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    Demystified: The History And Purpose Of The Orange-Clad Kanwariyas

    By

    August 2, 2016

    It is that time of the year again! Rains may be abundant or scanty, but you can stay assured that you will find hundreds of orange-clad trekkers carrying decorated bamboo poles everywhere. They are called `kanwariyas’ and they have a unique history of their own.

    What does the name `kanwariya’ signify?

    Kanwariyas derive their name from the kanwar – the pole they carry which has a pot tied to each end of the pole.

    Kanwariya

    Why are they seen only during the monsoon season?

    The Indian month of Shravan – or Saavan – coincides with the monsoon period and is said to be the month dedicated to Lord Shiva. The kanwariyas are devotees of Lord Shiva who take a trek of over 200 km to pay their homage to him.

    What is the significance of the yatra?

    According to the Puranas, the gods, in their search for amrit (nectar), started samudra manthan (ocean churning) during the month of Shravan. During this mythological event, many substances came up, including a poison, halahal.

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    To protect the others from the poison, Lord Shiva drank it himself. The poison turned his throat blue and thus he got the name Neelkanth. Many years later, Shiva’s devotee Raavan offered him water from the river Ganga which lessened the effect of the poison.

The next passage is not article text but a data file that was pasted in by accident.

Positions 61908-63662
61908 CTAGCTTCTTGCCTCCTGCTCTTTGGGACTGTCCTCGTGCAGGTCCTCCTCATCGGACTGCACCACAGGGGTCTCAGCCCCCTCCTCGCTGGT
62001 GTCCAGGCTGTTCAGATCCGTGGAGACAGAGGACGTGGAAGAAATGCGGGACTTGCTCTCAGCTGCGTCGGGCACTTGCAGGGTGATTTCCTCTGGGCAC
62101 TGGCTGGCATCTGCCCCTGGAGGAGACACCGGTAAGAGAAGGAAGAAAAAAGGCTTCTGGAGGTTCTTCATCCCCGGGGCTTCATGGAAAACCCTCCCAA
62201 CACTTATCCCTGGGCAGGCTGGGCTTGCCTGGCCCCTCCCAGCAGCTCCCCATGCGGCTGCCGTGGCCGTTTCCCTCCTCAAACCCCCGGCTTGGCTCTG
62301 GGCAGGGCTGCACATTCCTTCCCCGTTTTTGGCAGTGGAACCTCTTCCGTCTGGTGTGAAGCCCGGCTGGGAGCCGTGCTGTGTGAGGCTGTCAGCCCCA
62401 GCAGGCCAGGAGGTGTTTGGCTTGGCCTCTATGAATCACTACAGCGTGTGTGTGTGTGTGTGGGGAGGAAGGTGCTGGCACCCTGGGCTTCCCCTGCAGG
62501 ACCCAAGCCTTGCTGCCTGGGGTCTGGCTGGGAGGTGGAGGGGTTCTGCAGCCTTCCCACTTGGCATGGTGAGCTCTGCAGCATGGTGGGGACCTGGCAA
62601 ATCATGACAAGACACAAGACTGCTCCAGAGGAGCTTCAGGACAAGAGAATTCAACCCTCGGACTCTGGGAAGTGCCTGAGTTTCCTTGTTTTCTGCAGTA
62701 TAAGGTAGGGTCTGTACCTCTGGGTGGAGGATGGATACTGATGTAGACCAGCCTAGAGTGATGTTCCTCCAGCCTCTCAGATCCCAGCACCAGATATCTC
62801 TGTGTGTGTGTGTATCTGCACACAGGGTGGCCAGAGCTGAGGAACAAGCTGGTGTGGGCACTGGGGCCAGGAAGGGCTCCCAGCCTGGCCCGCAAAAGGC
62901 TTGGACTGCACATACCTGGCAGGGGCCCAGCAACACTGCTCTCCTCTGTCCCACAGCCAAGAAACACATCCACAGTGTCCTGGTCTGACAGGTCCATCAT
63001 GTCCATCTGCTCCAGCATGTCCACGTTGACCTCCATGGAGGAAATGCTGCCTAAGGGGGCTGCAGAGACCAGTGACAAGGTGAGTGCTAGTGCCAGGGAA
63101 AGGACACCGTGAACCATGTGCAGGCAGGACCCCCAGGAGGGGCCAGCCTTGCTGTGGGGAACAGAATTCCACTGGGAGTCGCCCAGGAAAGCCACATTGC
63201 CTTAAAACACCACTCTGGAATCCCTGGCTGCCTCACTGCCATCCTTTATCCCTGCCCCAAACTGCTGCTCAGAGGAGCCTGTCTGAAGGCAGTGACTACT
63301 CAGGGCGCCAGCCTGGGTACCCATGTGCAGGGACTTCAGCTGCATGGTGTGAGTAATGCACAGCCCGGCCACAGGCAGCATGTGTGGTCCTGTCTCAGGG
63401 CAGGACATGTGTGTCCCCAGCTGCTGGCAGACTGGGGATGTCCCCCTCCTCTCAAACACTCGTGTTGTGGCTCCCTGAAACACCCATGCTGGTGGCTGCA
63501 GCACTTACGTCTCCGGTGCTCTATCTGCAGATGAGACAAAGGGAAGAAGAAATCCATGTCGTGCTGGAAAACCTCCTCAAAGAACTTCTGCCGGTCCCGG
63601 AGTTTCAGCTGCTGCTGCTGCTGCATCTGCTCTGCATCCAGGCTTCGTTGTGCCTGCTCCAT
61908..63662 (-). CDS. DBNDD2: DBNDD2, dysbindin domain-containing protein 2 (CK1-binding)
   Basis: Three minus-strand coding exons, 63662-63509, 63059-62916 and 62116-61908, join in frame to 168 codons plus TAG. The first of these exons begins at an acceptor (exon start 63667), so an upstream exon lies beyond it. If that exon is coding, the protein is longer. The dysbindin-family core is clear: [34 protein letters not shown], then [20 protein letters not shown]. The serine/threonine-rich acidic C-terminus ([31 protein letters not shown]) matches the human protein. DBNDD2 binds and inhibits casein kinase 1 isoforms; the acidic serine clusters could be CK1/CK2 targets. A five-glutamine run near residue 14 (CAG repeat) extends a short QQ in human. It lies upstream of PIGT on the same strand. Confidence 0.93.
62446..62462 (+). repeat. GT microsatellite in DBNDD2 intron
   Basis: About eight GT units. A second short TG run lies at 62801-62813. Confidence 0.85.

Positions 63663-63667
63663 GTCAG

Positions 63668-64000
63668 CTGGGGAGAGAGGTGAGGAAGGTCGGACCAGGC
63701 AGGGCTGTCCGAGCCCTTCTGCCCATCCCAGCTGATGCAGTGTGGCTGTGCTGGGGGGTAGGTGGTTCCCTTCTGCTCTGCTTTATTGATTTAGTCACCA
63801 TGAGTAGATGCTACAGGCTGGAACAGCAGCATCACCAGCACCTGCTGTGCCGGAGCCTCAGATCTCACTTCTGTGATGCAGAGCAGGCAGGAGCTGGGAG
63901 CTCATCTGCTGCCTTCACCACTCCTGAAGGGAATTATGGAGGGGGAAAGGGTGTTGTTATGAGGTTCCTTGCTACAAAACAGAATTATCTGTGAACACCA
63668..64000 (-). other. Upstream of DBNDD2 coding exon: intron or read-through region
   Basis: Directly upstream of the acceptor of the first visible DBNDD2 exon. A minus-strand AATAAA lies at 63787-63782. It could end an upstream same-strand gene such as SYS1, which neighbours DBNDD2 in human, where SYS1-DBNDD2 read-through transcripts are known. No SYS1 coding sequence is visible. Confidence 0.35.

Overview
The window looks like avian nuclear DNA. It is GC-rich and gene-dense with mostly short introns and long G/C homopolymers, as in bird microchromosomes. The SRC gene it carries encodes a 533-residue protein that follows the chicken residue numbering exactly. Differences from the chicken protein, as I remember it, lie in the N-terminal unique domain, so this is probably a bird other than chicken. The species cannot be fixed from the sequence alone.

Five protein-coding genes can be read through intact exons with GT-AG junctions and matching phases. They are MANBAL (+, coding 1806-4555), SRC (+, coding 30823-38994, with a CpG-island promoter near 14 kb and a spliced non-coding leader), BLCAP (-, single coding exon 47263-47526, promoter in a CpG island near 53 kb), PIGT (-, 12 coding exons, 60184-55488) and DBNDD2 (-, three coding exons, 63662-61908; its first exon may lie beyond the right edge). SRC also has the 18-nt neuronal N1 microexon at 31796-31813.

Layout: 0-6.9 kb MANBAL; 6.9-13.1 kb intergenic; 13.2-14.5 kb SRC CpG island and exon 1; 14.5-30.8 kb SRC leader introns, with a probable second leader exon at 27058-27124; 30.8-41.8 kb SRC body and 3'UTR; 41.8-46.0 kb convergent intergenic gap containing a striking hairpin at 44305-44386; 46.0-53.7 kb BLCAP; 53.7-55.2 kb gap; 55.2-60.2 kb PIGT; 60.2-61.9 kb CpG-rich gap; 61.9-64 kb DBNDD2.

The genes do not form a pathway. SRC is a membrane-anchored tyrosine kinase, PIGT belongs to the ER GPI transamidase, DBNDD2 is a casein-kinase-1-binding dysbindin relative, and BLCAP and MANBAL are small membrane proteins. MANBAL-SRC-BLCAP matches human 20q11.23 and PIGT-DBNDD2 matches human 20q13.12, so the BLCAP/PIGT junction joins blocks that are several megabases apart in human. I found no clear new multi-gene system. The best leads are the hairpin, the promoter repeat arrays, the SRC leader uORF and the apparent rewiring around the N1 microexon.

Through the Kanwar Yatra, his devotees collect water from the river Ganga in Haridwar, Gangotri, and Sultanganj and carry it to their local temples to bathe Lord Shiva in it.

    How does the yatra look like?

    Over the duration of 2 weeks, devotees from Delhi, Haryana, UP, MP, Bihar, Jharkhand etc take up the trek. Dressed in orange, most of them walk the whole distance while some do take the help of motorcycles or trucks.

    During this time, many NGOs come forward to help them as well, providing them food, water, and shelter at regular intervals. Chants of “Har Har Mahadev!” and “Bam Bam Bole” can be heard everywhere.

    Kanwariya's walking in line

    The yatra has caused a fair deal of controversies as well. With vehicles full of kanwariyas travelling everywhere and creating a ruckus as they shout and play loud music, it creates a headache for the traffic police to control.

    So brace yourselves. One of the biggest religious festivals of India is underway. And my advice would be that it is better to stay at home than to get stuck in a traffic jam that won’t clear for ages. Or you could join the kanwariyas instead. Your choice.


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    Views presented in the article are those of the author and not of ED.

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